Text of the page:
Despite the downturn, sustainability remains paramount and the winner this year is a company that has turned waste into a resource
- Birmingham Construction Partnership
This outfit was founded in 2004 to deliver Birmingham council's £500m capital building programme over the next seven years. So far, it has handed out projects worth more than £640m to partners in the housing, leisure, sports, schools and social care sectors. But more than that, it is delivering it in style. Waste has been turned from a cost into a resource: three waste management companies have been hired to sort and separate site waste, and if materials could be recycled or disposed of with minimal impact, this was encouraged. Another initiative was to produce a carbon measuring tool to help make informed decisions, and the council's partners, Thomas Vale, Tomlinson and Wates, were trained to make sure they knew exactly what was expected. The judges commented: “What it is doing is very practical and it has measured everything.”
This contractor was so pleased to win a place on last year's shortlist that it has made the elimination of waste part of its long-term business strategy. The result? A 24% reduction in waste from its London sites, and schemes that have achieved a 99% diversion of material to landfill. How did it do it? Partly through the just-in-time delivery of materials to reduce damage during storage, and off-site recycling facilities for cramped jobs. Then there was the creation of the post of waste manager to work with its supply chain and the far-sighted appointment of a sustainability manager. This resulted in suppliers holding “waste workshops” to help them generate no waste at all.
Sometimes statistics can actually tell the truth. For example, there's this one: in 2007/08 Sainsbury's recycled 80% of its construction waste on 90% of its projects. By 2012 it wants to recycle 90% of waste on 100% of its projects. It also made use of one of a supermarket's special weapons: the consolidation centre. This was used to cut vehicle movements by 88% for about a third of its projects in the south of England. This strategy was complemented by the use of off-site fabrication for eight projects and the use of suppliers that have environmental management system accreditation.
- Sir Robert McAlpine
This firm has kept it simple. It has made the target of halving waste sent to landfill one of its corporate objectives. A couple of years ago it diverted half of its construction, demolition and excavation waste. Last year that figure rose to 92%. One of the keys to achieving this result was a little forethought. So, a ski centre in Hemel Hempstead was redesigned to accommodate nearly all the excavated material. And on a schools project in Newcastle upon Tyne, all the materials from a demolition project were recycled or reused. Glazed bricks, for example, were employed to construct two areas at the nearby Beamish industrial museum.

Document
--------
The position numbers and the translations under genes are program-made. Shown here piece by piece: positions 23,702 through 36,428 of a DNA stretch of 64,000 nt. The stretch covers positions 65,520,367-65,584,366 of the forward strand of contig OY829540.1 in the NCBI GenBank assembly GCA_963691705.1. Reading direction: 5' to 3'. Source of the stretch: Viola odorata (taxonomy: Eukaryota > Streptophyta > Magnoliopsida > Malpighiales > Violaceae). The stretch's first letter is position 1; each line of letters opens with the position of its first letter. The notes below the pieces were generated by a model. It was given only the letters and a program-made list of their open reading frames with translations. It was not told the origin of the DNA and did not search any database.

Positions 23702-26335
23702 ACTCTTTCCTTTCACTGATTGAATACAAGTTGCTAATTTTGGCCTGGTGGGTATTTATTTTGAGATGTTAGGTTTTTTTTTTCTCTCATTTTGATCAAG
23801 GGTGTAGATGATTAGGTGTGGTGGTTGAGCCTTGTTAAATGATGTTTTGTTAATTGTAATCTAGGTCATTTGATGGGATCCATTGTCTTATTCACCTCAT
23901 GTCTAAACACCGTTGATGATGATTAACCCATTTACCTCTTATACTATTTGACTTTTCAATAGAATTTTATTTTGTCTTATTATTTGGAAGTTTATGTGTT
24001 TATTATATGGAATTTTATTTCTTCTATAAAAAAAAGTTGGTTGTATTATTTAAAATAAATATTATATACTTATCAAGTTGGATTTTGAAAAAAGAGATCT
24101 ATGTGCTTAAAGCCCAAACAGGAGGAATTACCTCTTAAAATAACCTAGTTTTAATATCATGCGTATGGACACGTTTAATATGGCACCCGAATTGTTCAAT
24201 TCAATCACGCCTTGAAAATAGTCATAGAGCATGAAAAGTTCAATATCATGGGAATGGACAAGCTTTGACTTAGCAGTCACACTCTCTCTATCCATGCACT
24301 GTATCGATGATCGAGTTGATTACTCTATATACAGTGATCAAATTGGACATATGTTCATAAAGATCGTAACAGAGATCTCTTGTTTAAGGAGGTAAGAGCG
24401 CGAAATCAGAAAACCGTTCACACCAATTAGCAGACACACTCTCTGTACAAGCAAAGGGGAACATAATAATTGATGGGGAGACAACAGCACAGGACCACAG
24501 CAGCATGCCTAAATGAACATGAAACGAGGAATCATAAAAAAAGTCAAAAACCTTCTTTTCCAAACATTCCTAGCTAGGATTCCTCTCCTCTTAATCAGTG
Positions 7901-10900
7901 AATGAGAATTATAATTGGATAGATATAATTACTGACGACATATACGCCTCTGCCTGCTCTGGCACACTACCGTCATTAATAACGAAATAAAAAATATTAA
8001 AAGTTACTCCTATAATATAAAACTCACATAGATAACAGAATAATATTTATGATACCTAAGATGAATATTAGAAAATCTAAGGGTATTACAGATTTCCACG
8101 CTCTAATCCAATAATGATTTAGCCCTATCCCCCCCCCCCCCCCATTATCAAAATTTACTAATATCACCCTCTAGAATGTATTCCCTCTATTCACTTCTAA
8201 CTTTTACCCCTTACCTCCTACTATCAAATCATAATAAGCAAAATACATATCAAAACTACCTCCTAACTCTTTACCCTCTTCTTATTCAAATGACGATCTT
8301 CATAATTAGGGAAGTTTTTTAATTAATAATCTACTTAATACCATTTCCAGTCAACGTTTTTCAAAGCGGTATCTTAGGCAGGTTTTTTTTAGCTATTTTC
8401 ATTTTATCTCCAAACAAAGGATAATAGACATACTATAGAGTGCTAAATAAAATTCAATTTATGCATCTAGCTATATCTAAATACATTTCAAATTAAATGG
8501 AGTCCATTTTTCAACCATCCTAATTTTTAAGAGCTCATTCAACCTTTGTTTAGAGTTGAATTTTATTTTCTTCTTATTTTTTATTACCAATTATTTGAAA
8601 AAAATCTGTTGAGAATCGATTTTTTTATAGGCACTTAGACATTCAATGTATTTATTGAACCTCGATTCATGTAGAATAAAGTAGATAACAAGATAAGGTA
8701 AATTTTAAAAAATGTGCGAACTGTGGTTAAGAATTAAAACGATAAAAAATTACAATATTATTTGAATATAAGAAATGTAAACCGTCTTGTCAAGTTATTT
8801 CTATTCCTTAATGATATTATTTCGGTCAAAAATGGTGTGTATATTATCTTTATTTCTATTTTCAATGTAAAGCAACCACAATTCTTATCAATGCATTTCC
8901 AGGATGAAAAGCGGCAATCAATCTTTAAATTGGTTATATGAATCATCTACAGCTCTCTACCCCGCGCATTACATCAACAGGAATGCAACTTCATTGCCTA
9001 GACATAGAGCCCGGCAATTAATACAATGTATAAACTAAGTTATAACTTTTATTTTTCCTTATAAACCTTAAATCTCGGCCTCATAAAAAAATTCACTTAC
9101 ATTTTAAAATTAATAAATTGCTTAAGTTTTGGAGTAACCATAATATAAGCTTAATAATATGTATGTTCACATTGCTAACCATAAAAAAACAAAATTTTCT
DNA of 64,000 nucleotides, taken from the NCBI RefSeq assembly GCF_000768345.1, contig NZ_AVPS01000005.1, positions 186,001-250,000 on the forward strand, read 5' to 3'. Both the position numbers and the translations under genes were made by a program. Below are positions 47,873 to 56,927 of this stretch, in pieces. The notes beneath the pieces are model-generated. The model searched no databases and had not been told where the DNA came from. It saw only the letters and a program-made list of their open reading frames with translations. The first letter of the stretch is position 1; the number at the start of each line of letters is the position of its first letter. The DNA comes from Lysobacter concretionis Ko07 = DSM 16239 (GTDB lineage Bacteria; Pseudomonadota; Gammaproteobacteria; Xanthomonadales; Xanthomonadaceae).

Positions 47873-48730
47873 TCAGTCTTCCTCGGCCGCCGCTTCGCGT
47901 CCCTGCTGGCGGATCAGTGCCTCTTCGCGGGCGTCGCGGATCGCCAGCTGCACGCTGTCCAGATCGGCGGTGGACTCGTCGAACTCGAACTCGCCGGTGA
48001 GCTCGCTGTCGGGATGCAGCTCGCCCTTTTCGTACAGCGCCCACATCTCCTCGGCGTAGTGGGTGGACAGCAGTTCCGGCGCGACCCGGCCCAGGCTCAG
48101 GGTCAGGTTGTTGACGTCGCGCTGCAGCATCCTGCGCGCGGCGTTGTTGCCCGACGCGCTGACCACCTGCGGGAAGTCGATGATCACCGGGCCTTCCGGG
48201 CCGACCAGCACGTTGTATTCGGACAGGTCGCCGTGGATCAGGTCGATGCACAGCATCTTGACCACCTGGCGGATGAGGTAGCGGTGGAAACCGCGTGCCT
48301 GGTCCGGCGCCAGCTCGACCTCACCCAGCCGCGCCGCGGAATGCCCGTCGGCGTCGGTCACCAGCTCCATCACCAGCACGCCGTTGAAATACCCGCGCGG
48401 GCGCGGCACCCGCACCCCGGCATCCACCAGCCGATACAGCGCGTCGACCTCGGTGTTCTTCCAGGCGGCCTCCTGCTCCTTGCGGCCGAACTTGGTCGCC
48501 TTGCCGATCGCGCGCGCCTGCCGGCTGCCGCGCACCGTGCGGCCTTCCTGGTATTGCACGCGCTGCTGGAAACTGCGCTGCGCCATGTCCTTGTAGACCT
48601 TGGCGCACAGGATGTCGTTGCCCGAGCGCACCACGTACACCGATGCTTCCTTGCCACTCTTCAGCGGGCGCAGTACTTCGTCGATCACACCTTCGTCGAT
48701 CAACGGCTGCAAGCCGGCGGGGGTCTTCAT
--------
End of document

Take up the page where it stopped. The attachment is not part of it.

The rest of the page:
- Wates Group
Slates and London stock bricks are valuable. So Wates demolished Woolwich civic centre in such a way that brick and slate pallets could be sold in reclamation yards. Timber, metal, parquet flooring and PVC was all reused, about 5,600 tonnes of concrete was turned into aggregate and employed on site and 350 tonnes of metal was reused off site. This kind of performance requires good relationships with waste companies and advisers, and Wates has built up a network skilled in finding new uses for old rubbish.
- Willmott Dixon
In the next three years, this contractor plans to become carbon neutral and send no waste at all to landfill. One powerful way of doing this is to publicly name and shame yourself: the transparent reporting of success or failure is a great motivator for managers. But, of course, it pays to tilt the playing field in the direction you're kicking, so Willmott Dixon compiles what it believes to be the most detailed site waste management plans in the industry. All waste leaving site is monitored, including that departing in mixed skips. So far, there's no doubt that it's delivering on its targets. The amount of construction waste diverted from landfill in 2007 was 60%. Last year that rose to 70%. And to ensure that it does indeed reach the 100% goal by 2012 it has a
- ppointed Jonathon Porritt, the eminent green campaigner, as non-executive director.
WRAP (Waste & Resources Action Programme) works to encourage and enable both businesses and consumers to be more efficient in their use of materials and to recycle more things, more often.
In October 2008 WRAP launched the Construction Commitments: Halving Waste to Landfill – a voluntary agreement designed to assist the construction industry halve the amount of construction, demolition and excavation waste it sends to landfill each year by 2012. To date, more than 60 high profile organisations from across the supply chain have signed WRAP’s commitments.
We provide free practical advice and tools to help:
- reduce waste and costs;
- reuse recovered materials; and
- recycle more.
We are delighted to be sponsoring the WRAP Award for Sustainable Construction at the Building Awards for the third consecutive year.